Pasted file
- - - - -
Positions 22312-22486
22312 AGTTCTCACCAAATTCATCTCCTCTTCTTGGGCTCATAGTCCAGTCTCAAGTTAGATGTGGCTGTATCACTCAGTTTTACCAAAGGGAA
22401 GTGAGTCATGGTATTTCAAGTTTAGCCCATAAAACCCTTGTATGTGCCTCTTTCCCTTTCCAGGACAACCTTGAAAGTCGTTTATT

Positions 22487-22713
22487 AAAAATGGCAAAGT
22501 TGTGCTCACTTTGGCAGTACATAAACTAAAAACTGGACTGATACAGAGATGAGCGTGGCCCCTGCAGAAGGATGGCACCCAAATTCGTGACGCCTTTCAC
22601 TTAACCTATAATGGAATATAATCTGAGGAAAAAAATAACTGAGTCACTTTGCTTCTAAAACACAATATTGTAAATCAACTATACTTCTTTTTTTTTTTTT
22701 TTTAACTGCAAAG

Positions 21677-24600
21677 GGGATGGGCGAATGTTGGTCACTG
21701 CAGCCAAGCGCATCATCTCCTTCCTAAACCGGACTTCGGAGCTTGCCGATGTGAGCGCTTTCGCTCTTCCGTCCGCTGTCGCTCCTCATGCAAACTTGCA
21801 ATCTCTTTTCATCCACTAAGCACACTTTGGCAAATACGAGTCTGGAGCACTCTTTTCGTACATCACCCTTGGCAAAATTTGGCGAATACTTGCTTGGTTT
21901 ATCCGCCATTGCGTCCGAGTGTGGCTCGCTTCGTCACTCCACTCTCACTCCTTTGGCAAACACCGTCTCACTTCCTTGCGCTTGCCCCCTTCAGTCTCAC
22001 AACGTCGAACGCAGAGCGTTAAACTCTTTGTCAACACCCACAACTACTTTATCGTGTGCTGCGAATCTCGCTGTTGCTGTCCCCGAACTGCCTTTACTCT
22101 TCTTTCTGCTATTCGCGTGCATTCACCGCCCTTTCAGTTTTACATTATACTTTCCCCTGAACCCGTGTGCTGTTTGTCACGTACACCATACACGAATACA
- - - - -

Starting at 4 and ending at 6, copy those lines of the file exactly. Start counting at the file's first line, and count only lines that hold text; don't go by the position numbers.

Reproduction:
Positions 22487-22713
22487 AAAAATGGCAAAGT
22501 TGTGCTCACTTTGGCAGTACATAAACTAAAAACTGGACTGATACAGAGATGAGCGTGGCCCCTGCAGAAGGATGGCACCCAAATTCGTGACGCCTTTCAC